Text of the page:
Our study has several limitations. We only compared the results assessed by the WST and V-VST and did not systematically evaluate patients by VFS. VFS is not available and relatively expensive for most Chinese patients. Second, only 52 patients underwent both the WST and V-VST during the V-VST period. This relatively small number of subjects can introduce bias in the comparative assessment. The data were retrospectively collected, which may have led to some bias. However, we demonstrated the benefits of different convenient and cheaper tools for dysphagia bedside screening, and the isolated implementation of a specific dysphagia screening tool (V-VST) has a clear benefit in regard to SAP. Further well-designed research into the validation of this convenient clinical tool would add value to the clinical field. More importantly, dynamic swallow assessment and integration of screening results of V-VST into clinical decision-making and clinical care and rehabilitation plan is warranted.


The assessment of dysphagia is necessary for pneumonia prevention after ischaemic stroke. The V-VST provided more detailed information on the severity of dysphagia than WST. The occurrence of SAP in patients with acute ischaemic stroke in the V-VST group was significantly lower than that in the pre-V-VST group. The V-VST may be more useful as a bedside screening tool since it helps guide dietary management and adaptations for dysphagia.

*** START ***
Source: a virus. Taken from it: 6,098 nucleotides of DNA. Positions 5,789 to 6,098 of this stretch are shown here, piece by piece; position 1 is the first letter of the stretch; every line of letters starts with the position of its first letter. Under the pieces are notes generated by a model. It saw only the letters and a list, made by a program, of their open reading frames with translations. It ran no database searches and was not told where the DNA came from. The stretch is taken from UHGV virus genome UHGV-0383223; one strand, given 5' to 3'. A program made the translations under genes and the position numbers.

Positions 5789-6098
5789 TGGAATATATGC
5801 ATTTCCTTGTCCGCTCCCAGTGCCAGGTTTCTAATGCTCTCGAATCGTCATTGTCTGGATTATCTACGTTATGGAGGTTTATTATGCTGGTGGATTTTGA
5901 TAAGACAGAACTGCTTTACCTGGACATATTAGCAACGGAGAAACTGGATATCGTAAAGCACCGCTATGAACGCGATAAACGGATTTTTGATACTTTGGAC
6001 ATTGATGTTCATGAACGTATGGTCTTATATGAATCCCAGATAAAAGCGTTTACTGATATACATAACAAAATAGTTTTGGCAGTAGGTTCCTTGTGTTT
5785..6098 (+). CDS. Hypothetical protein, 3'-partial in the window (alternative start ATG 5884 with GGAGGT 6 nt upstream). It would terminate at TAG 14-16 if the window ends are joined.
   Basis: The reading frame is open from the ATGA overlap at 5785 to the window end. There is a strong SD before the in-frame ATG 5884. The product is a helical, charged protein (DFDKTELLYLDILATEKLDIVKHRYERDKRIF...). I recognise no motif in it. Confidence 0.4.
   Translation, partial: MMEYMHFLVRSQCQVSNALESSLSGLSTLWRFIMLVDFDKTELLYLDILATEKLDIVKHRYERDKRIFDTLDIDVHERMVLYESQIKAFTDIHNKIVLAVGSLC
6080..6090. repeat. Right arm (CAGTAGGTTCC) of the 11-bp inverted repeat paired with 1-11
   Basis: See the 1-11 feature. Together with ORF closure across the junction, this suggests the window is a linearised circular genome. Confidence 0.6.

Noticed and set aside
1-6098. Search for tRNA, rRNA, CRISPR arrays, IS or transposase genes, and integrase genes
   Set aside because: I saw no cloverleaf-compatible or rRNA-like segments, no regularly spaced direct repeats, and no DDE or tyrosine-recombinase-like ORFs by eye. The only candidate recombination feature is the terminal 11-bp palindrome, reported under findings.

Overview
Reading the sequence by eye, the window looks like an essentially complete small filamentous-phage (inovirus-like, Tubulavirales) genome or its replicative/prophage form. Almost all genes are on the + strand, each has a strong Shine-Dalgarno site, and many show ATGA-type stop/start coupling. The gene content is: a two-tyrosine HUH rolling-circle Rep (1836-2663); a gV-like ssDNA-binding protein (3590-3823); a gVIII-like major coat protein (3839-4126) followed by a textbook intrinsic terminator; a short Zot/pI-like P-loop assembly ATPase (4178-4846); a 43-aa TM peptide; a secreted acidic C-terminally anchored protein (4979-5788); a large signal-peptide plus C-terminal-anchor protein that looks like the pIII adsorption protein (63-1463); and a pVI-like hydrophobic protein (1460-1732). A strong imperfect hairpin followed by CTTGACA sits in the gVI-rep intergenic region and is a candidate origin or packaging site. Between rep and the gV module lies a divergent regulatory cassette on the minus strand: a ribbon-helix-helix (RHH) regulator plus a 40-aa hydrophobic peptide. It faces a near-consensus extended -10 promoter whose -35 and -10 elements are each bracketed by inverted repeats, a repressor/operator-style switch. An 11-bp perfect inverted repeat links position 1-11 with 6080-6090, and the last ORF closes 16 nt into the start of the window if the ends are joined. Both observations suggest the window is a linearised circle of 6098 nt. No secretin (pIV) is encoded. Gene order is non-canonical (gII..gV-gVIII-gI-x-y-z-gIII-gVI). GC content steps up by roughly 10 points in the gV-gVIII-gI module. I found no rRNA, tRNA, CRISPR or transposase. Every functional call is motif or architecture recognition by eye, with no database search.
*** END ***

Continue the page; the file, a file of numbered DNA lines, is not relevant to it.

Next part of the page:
Computerized Tomography


Magnetic Resonance Imaging


Stroke-associated pneumonia




Volume viscosity swallow test


Water swallowing test


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Thanks also to the concerned patients, nurses and doctors for their support.

Availability of data and material

The dataset may be made available from the corresponding author on reasonable request, subject to permission from the relevant ethics committees at the hospital and university.


This research was supported by grants from the Guangdong Science and Technology Department (2016A020226012) and Guangdong Provincial Hospital of Chinese Medicine (2018KT1524). The grants of Guangdong Science and Technology Department (2016A020226012) provide financial aid to the data collection; grants of Guangdong Provincial Hospital of Chinese Medicine (2018KT1524) contribute to the analyzed data of the manuscript; grants of Guangdong Science and Technology Department (2016A020226012) and Guangdong Provincial Hospital of Chinese Medicine (2018KT1524) pay for the publication charges.

Author information




XPZ were responsible for the study design. MMM, RCY, CXH and MQJ participated in the intervention training of research nurses. ZYL and MMM implemented the intervention. MMM, MQL and LZY collected the data. LZY was responsible for the statistical analysis. LZY wrote the first draft of the article. All authors read and approved the final manuscript.

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Correspondence to Xiao-Pei Zhang.

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Ethical approval was received from the Ethic Committee of the Guangdong Provincial Hospital of Chinese Medicine (B2017–099-01). Verbal consent was obtained from all participants or their legal representatives. All the information of the participants was confidential.

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Liu, Z., Zhang, X., Mo, M. et al. Impact of the systematic use of the volume-viscosity swallow test in patients with acute ischaemic stroke: a retrospective study. BMC Neurol 20, 154 (2020).

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  • Dysphagia
  • Ischaemic stroke
  • Swallow screening